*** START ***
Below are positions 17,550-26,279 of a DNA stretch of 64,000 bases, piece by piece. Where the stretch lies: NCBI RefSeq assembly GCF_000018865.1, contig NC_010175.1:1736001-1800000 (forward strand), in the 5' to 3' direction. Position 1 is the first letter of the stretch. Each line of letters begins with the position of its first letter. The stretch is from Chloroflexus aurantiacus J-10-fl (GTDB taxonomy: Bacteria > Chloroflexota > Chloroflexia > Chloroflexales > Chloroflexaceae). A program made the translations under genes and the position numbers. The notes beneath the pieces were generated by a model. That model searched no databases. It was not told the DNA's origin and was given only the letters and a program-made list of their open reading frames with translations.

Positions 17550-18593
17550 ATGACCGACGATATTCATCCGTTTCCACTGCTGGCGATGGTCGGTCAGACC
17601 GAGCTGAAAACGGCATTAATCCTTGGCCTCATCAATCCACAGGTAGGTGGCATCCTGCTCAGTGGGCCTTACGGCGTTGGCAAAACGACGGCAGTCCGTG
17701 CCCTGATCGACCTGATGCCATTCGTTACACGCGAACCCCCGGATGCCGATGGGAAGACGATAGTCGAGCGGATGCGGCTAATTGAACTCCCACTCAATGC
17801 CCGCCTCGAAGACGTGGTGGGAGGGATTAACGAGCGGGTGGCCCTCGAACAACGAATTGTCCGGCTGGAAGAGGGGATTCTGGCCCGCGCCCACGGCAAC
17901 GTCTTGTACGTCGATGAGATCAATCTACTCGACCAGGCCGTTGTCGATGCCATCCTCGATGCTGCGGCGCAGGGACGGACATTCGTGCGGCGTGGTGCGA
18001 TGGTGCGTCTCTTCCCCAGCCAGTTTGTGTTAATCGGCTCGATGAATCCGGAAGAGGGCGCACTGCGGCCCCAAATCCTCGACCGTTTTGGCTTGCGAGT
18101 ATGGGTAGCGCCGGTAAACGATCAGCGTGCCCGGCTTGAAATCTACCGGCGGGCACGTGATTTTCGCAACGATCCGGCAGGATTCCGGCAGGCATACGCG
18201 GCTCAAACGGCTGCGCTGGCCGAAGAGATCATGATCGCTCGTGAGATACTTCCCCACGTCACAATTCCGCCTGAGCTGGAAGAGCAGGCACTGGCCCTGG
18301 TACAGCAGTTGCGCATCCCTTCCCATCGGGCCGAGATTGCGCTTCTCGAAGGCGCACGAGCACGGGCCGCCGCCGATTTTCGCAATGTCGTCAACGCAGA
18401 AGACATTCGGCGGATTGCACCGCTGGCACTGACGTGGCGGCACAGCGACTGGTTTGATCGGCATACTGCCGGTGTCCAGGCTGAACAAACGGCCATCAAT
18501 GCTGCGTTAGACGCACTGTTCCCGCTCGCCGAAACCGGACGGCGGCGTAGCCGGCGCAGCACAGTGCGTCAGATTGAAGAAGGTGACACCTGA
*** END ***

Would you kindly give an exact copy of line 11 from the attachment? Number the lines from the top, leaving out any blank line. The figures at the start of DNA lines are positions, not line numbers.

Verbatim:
18301 TACAGCAGTTGCGCATCCCTTCCCATCGGGCCGAGATTGCGCTTCTCGAAGGCGCACGAGCACGGGCCGCCGCCGATTTTCGCAATGTCGTCAACGCAGA